In Timecrimes, Hector 2 was jealous about Hector 1 being with his (Hector 2’s) wife. Ignoring the scientists’ warning  not venture in the forest in an attempt to deal with the original Hector (Hector 1) , Hector 2 decides to reproduce the earlier events in an attempt to draw Hector 1 off his house into the forest.


Hector 2 has just thrown himself into a trap of a crooked time-loop in which he believes he witnesses the murder of the girl before inadvertently becoming the murderer himself.

During a certain point in the movie, the girl is seen naked and unconscious. Then she is seen alive and well, guiding the battered Hector 3 back to his home. Then she is dead thrown off the ledge of the house.

One might ask, wasn’t she lying naked amid the bushes ?

The young woman has a picture of Schrödinger’s Cat on her shirt, which is a reference to the observer’s paradox first proposed by the Austrian scientist which states that an object or outcome of an event is not determined until being observed. A cat placed inside a box with a device which may or may not poison it is theoretically both dead and alive simultaneously until the box is opened and observed, forcing the object into just one of these possible states.


As Timecrimes writer Nacho Vigalondo explains about his movie:

The quantum mechanics aspect is the girl. We put an image of Schrödinger’s cat on the girl’s shirt – there’s a point in the movie where she’s dead and alive at the same time; it depends on what Hector sees, he defines whether she’s dead or alive. The theory of this film is that you only have free will within the limits of your perception. If you haven’t seen what happens inside a room, you can change what happens there, but if you have seen inside the room, you cannot change anything.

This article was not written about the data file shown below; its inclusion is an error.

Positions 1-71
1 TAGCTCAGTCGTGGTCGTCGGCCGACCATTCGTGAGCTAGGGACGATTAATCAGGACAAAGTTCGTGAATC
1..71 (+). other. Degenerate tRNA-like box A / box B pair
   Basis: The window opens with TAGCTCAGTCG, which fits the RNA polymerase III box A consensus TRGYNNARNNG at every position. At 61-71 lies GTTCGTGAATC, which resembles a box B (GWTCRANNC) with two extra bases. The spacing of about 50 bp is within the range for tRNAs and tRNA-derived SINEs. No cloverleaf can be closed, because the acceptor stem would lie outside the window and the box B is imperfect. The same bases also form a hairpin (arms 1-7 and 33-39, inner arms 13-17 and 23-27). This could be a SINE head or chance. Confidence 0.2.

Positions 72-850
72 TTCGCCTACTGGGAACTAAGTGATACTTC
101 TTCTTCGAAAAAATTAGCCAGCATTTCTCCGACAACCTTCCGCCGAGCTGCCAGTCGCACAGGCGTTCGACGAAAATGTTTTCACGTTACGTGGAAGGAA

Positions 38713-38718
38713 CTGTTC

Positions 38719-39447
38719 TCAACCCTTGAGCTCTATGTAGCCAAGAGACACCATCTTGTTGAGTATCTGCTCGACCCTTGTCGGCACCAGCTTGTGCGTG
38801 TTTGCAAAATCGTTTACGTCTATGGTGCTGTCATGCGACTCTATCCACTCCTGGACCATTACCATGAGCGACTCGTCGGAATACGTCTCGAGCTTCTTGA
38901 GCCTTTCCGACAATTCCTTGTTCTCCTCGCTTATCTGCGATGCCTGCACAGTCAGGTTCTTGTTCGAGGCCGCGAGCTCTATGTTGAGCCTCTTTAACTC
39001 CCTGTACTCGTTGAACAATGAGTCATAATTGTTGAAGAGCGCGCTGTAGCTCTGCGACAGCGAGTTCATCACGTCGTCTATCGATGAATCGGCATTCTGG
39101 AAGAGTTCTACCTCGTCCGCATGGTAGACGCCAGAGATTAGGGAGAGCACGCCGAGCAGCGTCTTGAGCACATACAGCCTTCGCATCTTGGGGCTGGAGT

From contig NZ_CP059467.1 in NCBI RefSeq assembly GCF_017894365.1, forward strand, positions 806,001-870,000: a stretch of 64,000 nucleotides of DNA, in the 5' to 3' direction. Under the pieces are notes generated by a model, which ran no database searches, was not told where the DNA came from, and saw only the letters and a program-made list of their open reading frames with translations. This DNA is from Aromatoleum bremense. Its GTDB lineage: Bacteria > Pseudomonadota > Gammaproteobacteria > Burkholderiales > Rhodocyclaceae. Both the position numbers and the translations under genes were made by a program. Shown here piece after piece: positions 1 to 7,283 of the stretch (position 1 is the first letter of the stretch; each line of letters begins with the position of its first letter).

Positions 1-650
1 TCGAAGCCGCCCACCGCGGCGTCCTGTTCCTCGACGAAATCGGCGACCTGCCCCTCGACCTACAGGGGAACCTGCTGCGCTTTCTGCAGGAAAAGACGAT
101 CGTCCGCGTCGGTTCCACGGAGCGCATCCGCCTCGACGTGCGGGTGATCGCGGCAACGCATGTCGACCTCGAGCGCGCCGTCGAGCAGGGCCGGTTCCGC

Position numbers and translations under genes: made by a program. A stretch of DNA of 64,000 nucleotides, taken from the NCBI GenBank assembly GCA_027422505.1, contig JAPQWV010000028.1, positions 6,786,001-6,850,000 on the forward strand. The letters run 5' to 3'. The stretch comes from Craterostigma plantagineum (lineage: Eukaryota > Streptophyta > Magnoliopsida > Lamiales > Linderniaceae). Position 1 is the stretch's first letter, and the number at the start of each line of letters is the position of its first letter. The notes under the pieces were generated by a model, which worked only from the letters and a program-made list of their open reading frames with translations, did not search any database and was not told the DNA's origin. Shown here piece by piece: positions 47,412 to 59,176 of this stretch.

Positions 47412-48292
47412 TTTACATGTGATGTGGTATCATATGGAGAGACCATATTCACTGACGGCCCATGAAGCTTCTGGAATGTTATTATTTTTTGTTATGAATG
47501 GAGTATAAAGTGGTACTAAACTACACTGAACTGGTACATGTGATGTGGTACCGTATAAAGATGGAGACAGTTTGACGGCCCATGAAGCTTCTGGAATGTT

What can we understand by that. As far as my understanding is concerned, that Hector 1 has seen the woman naked and possibly dead. The end-result, that he can’t do anything to change of the outcome. Hector 2 inadvertently kills a woman (wearing a pair of converse) by throwing her off the ledge of his house. Hector 2 believed that the dead woman was his wife) . However when Hector 3 had the accident with the red-van, he stumbled upon with the young woman (wasn’t she naked and unconscious), alive and well. So, the situation clearly fits the Schrödinger’s cat’s experiment whereby the outcome of an event all depends on how the observer sees.

To be continued in Part III



Timecrimes (2007): A Trip to The Past From The Present to…(Part 1)

This is a multiple part article that deals with a sci-fi movie. Spoiler Ahead !

Time-travelling has been a fascinating theme for aspiring screenwriters, attempting to depict how the world would look like in the future, how a minor event could endanger your existence. You can think of Terminator (1984), where a killing machine is sent to the past to kill the mother of the resistance leader. When it comes to time-travelling, you can think of the Delorean, the iconic car from Back to The Future Trilogy (1985 1989 1990).

TV Show like Quantum Leap (1989) also depicts time-travelling by encompassing the notion of the string theory, whereby a the traveler can only travel in time from the moment he was born until his death.

When it comes to literary, Future Times Three (1944) by René Barjavel, where young scientist jeopardizes his existence by altering the past.

In a nutshell, time travelling was the cash-cow for Hollywood filmmakers in the 80s, 90s and early 2000.


However, sometimes, you don’t need all these fancy multi-million movies, or lot of CGI to create a good time-travelling movie. Sometimes you all need is a crazy scientist, a sexy woman alone in the forest riding a bicycle and a lazy everyday man. The Spanish director/writer Nacho Vigalondo and Karra Elejalde star in this wickedly dense serio-comedy Timecrimes.

In this multi-part article, I will start the first part with the storyline of Timecrimes. (WARNING SPOILER AHEAD) Continue reading “Timecrimes (2007): A Trip to The Past From The Present to…(Part 1)”